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When players agree to "run it twice" (or more times), should any additional cards be burned before each replayed step?

Also, shouldn't the cards turned in the first run be shuffled back into the deck before flipping the next one? I understand it wastes additional time, but the odds do actually differ for each of the runs, which they should not, right?

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I think that part of the intent in running it twice is often to have the odds differ, reducing or increasing the likelihood of a draw hitting the second time based on whether it did or did not hit the first time around. – Jeffrey Blake Jan 25 '12 at 21:15

2 Answers 2

up vote 4 down vote accepted

There is no reason to deviate from standard procedure of burning a card before the flop, turn, and river when dealing with an all-in situation - it saves nothing and can only cause confusion.

Running it twice isn't really part of any official poker rules, so it will always follow the house rule. I would prefer that known cards not be reshuffled between - if the point is variance reduction, which it usually is, you have a better chance of realizing your true equity if the cards are not reshuffled.

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I have a hard time comprehending the first part: does that mean you would always burn the cards or not? – Mikulas Dite Jan 25 '12 at 21:47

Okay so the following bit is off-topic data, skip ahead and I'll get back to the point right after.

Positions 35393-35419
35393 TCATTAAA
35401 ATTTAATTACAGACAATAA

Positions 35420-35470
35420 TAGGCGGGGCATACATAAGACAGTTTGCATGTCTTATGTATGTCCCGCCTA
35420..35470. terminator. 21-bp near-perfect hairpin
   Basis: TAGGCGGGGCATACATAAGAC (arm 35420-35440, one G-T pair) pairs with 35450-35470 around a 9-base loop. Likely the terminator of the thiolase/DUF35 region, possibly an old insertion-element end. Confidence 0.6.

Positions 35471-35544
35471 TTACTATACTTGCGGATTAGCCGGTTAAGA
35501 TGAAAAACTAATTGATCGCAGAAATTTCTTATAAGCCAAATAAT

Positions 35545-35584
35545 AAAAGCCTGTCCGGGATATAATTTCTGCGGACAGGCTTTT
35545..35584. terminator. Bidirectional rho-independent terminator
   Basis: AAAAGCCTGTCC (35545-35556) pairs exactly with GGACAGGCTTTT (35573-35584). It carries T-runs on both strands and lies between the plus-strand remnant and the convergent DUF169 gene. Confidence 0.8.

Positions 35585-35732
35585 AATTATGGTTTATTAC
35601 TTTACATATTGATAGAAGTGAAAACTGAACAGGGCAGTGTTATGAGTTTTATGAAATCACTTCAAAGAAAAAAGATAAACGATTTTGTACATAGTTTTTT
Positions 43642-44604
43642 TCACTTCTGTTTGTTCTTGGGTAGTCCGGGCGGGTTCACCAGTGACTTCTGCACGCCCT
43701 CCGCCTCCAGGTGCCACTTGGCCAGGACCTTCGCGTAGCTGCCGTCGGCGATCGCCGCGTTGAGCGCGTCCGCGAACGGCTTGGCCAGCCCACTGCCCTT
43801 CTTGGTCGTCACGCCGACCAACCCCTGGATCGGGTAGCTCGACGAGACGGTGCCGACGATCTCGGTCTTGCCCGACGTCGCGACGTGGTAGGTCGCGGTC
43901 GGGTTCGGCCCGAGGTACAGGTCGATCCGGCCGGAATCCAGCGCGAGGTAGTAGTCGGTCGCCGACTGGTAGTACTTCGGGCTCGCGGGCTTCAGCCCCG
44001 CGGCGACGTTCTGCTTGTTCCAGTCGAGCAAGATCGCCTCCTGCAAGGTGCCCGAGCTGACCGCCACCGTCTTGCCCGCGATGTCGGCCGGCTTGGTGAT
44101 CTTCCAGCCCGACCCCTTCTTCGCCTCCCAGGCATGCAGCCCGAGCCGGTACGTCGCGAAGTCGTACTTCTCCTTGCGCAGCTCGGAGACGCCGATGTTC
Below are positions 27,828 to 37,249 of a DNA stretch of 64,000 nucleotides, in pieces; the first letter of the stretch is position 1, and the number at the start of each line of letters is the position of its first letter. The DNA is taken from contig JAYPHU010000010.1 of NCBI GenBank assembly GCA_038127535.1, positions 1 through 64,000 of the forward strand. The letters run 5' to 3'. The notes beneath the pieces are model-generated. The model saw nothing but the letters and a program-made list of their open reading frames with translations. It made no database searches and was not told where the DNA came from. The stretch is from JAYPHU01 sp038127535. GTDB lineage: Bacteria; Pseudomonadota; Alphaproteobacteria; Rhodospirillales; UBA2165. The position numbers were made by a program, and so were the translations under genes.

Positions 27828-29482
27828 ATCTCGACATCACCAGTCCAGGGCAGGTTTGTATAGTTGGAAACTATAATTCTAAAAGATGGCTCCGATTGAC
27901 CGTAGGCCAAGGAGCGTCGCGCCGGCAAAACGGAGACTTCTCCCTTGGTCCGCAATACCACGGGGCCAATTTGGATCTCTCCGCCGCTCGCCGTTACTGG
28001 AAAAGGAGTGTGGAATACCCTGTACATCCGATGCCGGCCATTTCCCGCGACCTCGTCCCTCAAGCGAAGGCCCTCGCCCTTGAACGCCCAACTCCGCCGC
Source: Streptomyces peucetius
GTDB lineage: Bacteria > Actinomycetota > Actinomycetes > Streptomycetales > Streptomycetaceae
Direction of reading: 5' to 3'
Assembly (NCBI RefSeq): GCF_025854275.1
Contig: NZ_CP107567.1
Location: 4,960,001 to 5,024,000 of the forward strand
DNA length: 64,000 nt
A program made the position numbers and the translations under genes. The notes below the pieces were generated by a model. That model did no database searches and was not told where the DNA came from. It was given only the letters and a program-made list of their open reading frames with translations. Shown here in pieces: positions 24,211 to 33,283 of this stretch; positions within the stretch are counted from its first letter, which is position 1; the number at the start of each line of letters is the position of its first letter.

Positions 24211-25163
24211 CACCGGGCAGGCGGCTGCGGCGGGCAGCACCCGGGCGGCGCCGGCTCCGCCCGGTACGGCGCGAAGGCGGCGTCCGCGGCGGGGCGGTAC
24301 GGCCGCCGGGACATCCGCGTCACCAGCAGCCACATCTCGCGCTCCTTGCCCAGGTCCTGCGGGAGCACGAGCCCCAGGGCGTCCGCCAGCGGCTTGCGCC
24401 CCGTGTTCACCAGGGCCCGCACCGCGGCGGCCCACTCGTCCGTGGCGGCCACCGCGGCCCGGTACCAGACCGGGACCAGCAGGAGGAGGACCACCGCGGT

Yes - the standard procedure is to burn cards. I'll update the answer. – Chris Marasti-Georg Jan 26 '12 at 0:28
Besides if the cards have to be reshuffled to run them again that takes more time and introduces other risks (card damage, separate burn piles, etc.) I doubt you would get a casino to allow multiple runs if the dealer had to shuffle. – Chad Jan 27 '12 at 20:31

There's no need to burn a card after the first run because the players are all-in and have no other decisions to make. The point of the burn card is to protect against marked cards.

Cards turned in the first run are not shuffled back into the deck. There is no point because it doesn't change the equity. This may seem counter-intuitive but if you do the math you will see that it works out like that.

Here's an example. Obviously not a general proof, but hopefully this illustration suffices. Say you are headsup on the turn and all-in, needing a one-outer to win and you run it twice. There are 8 cards out (2 per player and 4 on the board).

Not Reshuffling

  • Win first, lose second (1/44 * 43/43) = 0.022727
  • Lose first, win second (43/44 * 1/43) = 0.022727
  • Lose first, lose second (43/44 * 42/43) = 0.95455

In the cases where you win, you only win half the pot, so your equity is 0.5 * (0.022727 + 0.022727) = 0.022727 = 1/44.


  • Win first, win second (1/44 * 1/44) = 0.0005165
  • Win first, lose second (1/44 * 43/44) = 0.0222107
  • Lose first, win second (43/44 * 1/44) = 0.0222107
  • Lose first, lose second (43/44 * 43/44) = 0.95506

Your equity is 1 * (0.0005165) + 0.5 * (0.0222107 + 0.0222107) = 0.022727 = 1/44.

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Equity is the same, but the chance that you come away with some portion of the pot is not. – Chris Marasti-Georg Jan 26 '12 at 0:33

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